Last week I spent some time at the National Taxpayers Conference in Crystal City, just over the river from Washington DC, trying to figure what the hardcore fiscal conservatives of the National Taxpayers Union had on their agenda in this era of out-of-control spending and government war on free enterprise. To my chagrin I found the event to be a shadow of what I understand it was in previous years. It was under-attended, with a weak schedule of speakers and an air of resignation which was almost palpable. I saw too many people talking about how to live with the excesses of the Obama era and too few discussing ways to fight back and preserve our most basic economic freedoms.
I'm sure that some of the low attendance can be blamed on the economy, but when is it more important for believers in responsible fiscal policy to organize than when times are darkest and the government is spending us into economic serfdom? The NTU's publications talk about leading a "national tax revolt" but what I found at the conference was about 200 of the same old think-tank staffers and DC insiders talking at each other with only a handful of grassroots activists in attendance, looking bewildered and out of place.
There were some good speakers and interesting events on the program, most notably Stephen Moore of the Wall Street Journal and John Stossel from ABC News, but the tone for the event was really set by the fact that the opening speaker was Sen. John McCain, who may look like a fiscal conservative by DC standards, but really doesn't have a lot of credibility, based on his record of lukewarm efforts and marginal accomplishments. It was clearly a bad sign that the bio of McCain in the program had far more about his war experiences than it did about anything he had ever done to reduce taxes or government spending. Sadly the same was true for most of the other speakers. They had plenty of accomplishments to list, but few of those were in the area of shrinking government and saving taxpayers money.
The breakout sessions had more to offer than the major speakers did, especially if you were interested in running a local political group or organizing tax protests. Groups like the Sam Adams Alliance and the Leadership Institute had good ideas and valuable things to teach grassroots activists in sessions like "Building an Effective Grassroots Organization" and "Getting Beyond Bylaws and Boards," but their knowledge would have been put to better use had more than a handful of actual grassroots activists been in attendance.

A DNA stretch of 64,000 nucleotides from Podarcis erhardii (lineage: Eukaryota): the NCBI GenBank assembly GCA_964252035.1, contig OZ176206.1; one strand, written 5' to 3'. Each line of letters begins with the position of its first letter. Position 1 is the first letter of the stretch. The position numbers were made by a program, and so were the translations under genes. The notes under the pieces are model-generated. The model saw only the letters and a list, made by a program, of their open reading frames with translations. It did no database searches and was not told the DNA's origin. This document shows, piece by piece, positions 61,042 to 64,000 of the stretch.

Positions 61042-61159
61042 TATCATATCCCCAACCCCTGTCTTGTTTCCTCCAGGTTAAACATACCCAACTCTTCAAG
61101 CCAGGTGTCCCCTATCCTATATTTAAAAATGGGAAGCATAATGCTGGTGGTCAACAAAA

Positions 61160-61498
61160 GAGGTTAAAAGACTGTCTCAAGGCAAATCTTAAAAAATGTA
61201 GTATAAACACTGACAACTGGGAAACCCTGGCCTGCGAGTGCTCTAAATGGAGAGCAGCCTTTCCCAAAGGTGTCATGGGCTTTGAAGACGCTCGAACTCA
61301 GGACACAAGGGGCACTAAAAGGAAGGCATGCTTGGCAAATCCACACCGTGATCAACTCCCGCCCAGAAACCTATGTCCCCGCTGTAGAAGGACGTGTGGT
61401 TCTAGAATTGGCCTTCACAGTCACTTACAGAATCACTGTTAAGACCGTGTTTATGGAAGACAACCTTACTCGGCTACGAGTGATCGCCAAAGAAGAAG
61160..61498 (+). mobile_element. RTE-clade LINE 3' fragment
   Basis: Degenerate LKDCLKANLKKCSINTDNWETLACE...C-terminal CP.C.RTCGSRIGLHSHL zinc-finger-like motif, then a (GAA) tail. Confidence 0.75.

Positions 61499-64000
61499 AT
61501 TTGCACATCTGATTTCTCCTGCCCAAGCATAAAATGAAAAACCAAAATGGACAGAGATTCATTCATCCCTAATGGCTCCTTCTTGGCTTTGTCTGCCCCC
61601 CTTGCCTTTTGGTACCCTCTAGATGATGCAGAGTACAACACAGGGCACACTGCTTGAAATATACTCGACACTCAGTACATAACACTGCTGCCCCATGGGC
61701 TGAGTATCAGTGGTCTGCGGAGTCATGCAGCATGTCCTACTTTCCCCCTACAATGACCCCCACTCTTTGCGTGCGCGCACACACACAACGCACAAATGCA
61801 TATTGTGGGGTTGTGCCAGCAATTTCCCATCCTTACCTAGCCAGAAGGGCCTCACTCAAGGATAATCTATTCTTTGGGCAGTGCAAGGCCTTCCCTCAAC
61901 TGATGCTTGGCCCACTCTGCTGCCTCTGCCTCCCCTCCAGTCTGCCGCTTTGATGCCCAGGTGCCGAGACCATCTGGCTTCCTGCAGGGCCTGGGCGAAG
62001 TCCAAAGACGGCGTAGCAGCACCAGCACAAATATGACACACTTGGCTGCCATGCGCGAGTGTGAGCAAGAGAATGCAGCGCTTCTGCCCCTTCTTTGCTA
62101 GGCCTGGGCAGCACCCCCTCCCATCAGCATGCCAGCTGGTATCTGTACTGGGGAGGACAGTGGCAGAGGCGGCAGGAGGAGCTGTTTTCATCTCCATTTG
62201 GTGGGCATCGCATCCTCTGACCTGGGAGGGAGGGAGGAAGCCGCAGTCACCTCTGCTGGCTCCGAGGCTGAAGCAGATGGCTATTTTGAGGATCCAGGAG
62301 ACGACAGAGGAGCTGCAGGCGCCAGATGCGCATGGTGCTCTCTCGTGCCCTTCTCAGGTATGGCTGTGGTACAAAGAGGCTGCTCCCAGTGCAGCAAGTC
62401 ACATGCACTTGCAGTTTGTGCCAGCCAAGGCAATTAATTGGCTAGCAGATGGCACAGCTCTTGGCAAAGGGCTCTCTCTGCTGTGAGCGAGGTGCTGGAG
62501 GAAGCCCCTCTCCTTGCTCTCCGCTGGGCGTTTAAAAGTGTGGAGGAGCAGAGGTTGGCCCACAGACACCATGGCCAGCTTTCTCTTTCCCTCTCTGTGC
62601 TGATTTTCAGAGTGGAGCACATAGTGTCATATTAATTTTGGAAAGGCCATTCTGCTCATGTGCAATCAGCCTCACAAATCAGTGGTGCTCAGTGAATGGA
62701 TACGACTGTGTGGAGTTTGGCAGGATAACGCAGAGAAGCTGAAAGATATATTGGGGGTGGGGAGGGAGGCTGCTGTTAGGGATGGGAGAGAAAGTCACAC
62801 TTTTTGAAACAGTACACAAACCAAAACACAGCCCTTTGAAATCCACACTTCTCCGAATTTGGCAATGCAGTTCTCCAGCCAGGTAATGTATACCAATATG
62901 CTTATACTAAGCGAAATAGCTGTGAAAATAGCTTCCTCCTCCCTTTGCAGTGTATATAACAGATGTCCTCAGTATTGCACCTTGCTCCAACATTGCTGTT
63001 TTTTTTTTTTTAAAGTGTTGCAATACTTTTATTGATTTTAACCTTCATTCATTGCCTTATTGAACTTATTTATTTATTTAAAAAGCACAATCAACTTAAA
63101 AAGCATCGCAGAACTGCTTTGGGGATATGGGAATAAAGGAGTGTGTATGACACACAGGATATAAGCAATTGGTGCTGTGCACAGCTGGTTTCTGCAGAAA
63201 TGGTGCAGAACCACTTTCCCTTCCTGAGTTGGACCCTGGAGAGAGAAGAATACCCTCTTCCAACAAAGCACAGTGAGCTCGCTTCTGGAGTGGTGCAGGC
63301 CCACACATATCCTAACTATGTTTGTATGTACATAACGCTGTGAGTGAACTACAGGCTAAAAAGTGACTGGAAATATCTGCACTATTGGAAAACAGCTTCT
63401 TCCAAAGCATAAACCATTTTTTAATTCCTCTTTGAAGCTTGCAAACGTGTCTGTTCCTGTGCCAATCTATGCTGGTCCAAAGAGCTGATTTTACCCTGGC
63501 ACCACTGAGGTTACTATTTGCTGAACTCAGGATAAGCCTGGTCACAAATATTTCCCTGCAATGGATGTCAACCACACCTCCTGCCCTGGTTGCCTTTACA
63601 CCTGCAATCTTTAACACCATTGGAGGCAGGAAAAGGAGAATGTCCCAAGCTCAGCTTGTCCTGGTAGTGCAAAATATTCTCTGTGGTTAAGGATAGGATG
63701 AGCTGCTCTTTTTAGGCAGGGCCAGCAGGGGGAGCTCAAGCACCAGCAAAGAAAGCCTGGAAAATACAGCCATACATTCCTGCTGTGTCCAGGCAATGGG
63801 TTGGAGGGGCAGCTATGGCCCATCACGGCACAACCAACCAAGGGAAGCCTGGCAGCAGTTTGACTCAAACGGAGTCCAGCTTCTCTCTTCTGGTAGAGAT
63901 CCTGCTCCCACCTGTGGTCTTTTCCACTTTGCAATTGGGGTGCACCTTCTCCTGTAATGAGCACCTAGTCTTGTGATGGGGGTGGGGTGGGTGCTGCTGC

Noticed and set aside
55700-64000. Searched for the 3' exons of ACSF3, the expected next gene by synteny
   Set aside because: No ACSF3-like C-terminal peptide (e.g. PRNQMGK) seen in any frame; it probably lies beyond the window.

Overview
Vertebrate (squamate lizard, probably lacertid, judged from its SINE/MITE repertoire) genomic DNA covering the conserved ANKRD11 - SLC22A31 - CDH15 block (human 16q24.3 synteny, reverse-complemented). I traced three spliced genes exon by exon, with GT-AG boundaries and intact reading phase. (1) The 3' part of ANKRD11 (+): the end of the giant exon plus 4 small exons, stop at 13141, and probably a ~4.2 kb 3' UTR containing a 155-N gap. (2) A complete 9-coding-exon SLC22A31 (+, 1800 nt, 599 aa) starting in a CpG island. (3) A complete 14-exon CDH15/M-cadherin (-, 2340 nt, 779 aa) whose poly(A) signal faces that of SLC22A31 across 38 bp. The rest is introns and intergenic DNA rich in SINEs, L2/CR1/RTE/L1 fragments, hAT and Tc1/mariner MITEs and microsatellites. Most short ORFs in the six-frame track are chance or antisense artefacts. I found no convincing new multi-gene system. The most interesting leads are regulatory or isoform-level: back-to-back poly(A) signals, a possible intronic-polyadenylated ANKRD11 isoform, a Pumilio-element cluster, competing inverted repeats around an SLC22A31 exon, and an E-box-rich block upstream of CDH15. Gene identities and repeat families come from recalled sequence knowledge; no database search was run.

I actually found the most interesting activity of the conference to be walking around the small exhibitor area and seeing what some of the other groups sponsoring the conference were up to. One organization I encountered for the first time was the American Legislative Exchange Council, a very interesting group which promotes conservative legislative issues nationwide to state legislatures. They must be doing something right, because they've earned the ire of the rabidly anti-capitalist NRDC which has a little hate site all about ALEC called ALECwatch. I also had a good talk with some of the people from Liberty Features Syndicate, who are working to promote liberty-oriented content in the media and seem to be off to a good start.
The other good thing about the conference was a chance to hear a presentation from John Stossel at the Friday night reception. Stossel is always entertaining and informative, and while I think this presentation was a bit under-prepared and rushed, compared to other times I've seen him, he still got very positive response from the crowd and communicated his pro-liberty, common sense message very effectively.
One of the things which caught my attention at the conference is that a lot of the participating groups seem to get their funding from the same fairly short list of sources. I love the fact that the Koch brothers throw money at pro-liberty groups like candy, but when they're behind almost all of the participants the event becomes a bit like a Koch Foundation staff picnic. When you have paid activists from one group talking to paid activists from another group and they all get their money from the same sources, it's all a little too inbred. It's a closed circle and it's going nowhere because they are all talking to the wrong people and the real grassroots activists just aren't there.
The NTU puts on a nice conference and they certainly raise valid issues and concerns, but something's missing. They act like there's "movement" or a "tax revolt" but nothing is really going to happen except for lots of talking until they find a way to broaden their message and get real citizen activists involved. That clearly was not happening at this conference, so a lot of money and effort was being expended while very little was being accomplished — a frustrating situation to observe when you know how much the nation needs real change and real activism for liberty and fiscal responsibility.Powered by Sidelines